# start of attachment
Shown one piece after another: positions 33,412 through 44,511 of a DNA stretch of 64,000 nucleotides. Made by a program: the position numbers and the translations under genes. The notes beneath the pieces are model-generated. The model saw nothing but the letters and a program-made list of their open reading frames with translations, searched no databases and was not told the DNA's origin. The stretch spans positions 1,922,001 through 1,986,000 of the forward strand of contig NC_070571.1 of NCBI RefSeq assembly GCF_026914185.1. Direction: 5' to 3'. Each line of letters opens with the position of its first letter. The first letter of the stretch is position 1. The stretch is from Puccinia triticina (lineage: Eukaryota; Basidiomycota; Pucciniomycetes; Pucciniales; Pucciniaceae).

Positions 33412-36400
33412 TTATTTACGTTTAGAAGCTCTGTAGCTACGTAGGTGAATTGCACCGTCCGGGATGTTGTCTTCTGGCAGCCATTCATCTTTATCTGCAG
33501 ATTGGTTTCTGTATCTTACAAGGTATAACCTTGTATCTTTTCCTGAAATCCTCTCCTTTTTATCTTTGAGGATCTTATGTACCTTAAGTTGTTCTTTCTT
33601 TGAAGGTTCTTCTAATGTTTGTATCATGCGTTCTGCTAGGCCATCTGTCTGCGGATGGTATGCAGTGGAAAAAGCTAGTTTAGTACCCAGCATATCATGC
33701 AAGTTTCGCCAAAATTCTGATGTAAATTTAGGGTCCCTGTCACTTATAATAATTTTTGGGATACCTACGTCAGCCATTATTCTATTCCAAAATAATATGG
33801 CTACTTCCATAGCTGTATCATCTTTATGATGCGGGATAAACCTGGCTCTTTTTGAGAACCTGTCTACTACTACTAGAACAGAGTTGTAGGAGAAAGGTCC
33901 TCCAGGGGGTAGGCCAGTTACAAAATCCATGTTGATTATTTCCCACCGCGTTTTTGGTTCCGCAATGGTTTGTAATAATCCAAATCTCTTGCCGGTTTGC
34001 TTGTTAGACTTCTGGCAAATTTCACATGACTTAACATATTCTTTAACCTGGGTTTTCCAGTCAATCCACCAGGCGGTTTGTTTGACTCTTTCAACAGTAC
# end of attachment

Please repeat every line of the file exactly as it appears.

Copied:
Shown one piece after another: positions 33,412 through 44,511 of a DNA stretch of 64,000 nucleotides. Made by a program: the position numbers and the translations under genes. The notes beneath the pieces are model-generated. The model saw nothing but the letters and a program-made list of their open reading frames with translations, searched no databases and was not told the DNA's origin. The stretch spans positions 1,922,001 through 1,986,000 of the forward strand of contig NC_070571.1 of NCBI RefSeq assembly GCF_026914185.1. Direction: 5' to 3'. Each line of letters opens with the position of its first letter. The first letter of the stretch is position 1. The stretch is from Puccinia triticina (lineage: Eukaryota; Basidiomycota; Pucciniomycetes; Pucciniales; Pucciniaceae).

Positions 33412-36400
33412 TTATTTACGTTTAGAAGCTCTGTAGCTACGTAGGTGAATTGCACCGTCCGGGATGTTGTCTTCTGGCAGCCATTCATCTTTATCTGCAG
33501 ATTGGTTTCTGTATCTTACAAGGTATAACCTTGTATCTTTTCCTGAAATCCTCTCCTTTTTATCTTTGAGGATCTTATGTACCTTAAGTTGTTCTTTCTT
33601 TGAAGGTTCTTCTAATGTTTGTATCATGCGTTCTGCTAGGCCATCTGTCTGCGGATGGTATGCAGTGGAAAAAGCTAGTTTAGTACCCAGCATATCATGC
33701 AAGTTTCGCCAAAATTCTGATGTAAATTTAGGGTCCCTGTCACTTATAATAATTTTTGGGATACCTACGTCAGCCATTATTCTATTCCAAAATAATATGG
33801 CTACTTCCATAGCTGTATCATCTTTATGATGCGGGATAAACCTGGCTCTTTTTGAGAACCTGTCTACTACTACTAGAACAGAGTTGTAGGAGAAAGGTCC
33901 TCCAGGGGGTAGGCCAGTTACAAAATCCATGTTGATTATTTCCCACCGCGTTTTTGGTTCCGCAATGGTTTGTAATAATCCAAATCTCTTGCCGGTTTGC
34001 TTGTTAGACTTCTGGCAAATTTCACATGACTTAACATATTCTTTAACCTGGGTTTTCCAGTCAATCCACCAGGCGGTTTGTTTGACTCTTTCAACAGTAC